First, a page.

Pakistan outlook ‘stable’: S&P

Published August 30, 2019
The Standard & Poor’s rating agency on Thursday affirmed Pakistan’s ‘B-’ long-term and ‘B’ short-term sovereign rating while maintaining the long-term outlook at ‘stable’ rating. — AFP/File
The Standard & Poor’s rating agency on Thursday affirmed Pakistan’s ‘B-’ long-term and ‘B’ short-term sovereign rating while maintaining the long-term outlook at ‘stable’ rating. — AFP/File

ISLAMABAD: The Standard & Poor’s rating agency on Thursday affirmed Pakistan’s ‘B-’ long-term and ‘B’ short-term sovereign rating while maintaining the long-term outlook at ‘stable’ rating.

The New York-based rating agency also affirmed ‘B-’ long-term issue rating on Pakistan’s senior unsecured debt and sukuk trust certificates. It said Pakistan’s rating remained constrained by a narrow tax base and domestic and external security risks, which continue to be high.

It forecast Pakistan’s economic growth to slow down to 2.4 per cent of the GDP during the current fiscal year — a 12-year low. Taken together with the country’s relatively fast population growth of approximately 2pc per year, real per capita economic growth will fall to an anaemic 0.4pc.

That will contribute to a decline in the country’s 10-year weighted average per capita growth to 1.8pc, below the global average of 2.3pc for economies at a similar level of income, noted the S&P releases issued on Thursday. The agency forecast GDP per capita to fall to just above $1,200 by the end of this fiscal year, versus $1,565 in fiscal 2017-2018 owing to over 25pc exchange rate loss.

The release said that although the country’s security situation has gradually improved over the recent years, ongoing vulnerabilities weaken the government’s effectiveness and weigh on the business climate, adding the policy choices had weakened support for sustainable public finances and balanced economic growth.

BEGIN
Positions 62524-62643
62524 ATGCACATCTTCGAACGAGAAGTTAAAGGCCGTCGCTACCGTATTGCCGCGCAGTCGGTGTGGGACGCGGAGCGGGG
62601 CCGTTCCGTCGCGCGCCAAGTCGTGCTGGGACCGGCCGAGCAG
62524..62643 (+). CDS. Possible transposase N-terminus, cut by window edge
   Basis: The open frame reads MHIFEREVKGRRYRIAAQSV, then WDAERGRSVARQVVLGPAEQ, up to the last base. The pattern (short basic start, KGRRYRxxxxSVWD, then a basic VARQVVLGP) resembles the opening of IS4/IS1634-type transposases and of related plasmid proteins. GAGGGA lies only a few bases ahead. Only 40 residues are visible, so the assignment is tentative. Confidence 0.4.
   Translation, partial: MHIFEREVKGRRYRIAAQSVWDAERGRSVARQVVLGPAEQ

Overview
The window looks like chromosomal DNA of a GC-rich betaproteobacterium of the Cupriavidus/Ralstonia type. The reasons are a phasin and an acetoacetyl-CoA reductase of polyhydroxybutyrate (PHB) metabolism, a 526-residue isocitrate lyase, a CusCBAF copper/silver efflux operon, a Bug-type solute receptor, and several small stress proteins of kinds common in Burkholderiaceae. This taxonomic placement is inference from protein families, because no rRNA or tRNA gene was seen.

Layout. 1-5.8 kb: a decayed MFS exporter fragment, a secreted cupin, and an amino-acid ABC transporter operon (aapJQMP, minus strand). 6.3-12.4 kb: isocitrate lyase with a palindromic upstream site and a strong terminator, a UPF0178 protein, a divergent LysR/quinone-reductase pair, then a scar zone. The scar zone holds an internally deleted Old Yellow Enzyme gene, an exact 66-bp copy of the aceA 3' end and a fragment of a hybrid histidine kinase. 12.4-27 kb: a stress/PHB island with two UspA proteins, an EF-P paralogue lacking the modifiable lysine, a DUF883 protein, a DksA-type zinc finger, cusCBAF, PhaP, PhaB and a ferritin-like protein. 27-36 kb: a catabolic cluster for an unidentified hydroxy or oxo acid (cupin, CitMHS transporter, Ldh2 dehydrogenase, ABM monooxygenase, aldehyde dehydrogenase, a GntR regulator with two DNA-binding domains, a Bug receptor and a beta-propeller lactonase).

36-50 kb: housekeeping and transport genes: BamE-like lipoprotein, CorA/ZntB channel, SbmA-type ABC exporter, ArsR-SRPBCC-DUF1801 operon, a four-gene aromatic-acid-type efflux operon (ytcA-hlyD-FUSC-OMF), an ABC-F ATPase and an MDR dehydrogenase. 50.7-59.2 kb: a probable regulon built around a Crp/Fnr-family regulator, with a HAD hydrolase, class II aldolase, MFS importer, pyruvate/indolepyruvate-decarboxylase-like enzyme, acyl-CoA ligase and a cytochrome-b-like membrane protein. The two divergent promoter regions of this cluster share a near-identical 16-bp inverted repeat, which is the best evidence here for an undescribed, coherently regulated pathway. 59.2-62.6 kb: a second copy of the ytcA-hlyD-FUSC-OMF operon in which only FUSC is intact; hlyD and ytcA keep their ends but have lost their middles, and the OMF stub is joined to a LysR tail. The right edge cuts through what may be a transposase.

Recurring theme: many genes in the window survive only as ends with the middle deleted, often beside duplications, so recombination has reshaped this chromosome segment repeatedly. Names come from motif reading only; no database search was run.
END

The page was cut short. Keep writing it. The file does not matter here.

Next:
“Corruption level is still very high and the sovereign (Pakistan) ranks poorly on Ease of Doing Business”, said the S&P and added the country faced a long-standing risk of conflict with neighbouring states or non-state groups.

It also said that Pakistan faced a muted economic outlook, along with a highly stressed external position, as the government attempts to address its elevated fiscal deficit and debt stock and hence credit metrics will remain under pressure over the medium-term as a result.

On the other hand, the government’s securing of an International Monetary Fund (IMF) reform and funding programme, along with considerable additional bilateral and multilateral funding, will help to address near-term funding risks. Nevertheless, continued reform progress will likely be necessary to address Pakistan’s credit vulnerabilities.

The S&P said its stable outlook reflected its expectations that funding from the IMF and other partners will be sufficient for Pakistan to meet its considerable external obligations over the next one to two years.

The agency, however, warned that it may lower ratings if the country’s fiscal, economic, or external indicators continue to deteriorate, such that the government’s external debt repayments come under pressure. Conversely, it may raise ratings if the economy materially outperforms expectations, strengthening the country’s fiscal and external positions more quickly than forecast.

Subdued domestic sentiment, a negative fiscal impulse, and difficult external conditions will weigh on economic growth over the medium term and Pakistan’s very low income level remains a rating weakness.

Inadequate infrastructure and security risks continue to be structural impediments to foreign direct investment (FDI) and sustainable economic growth, it added.

Published in Dawn, August 30th, 2019

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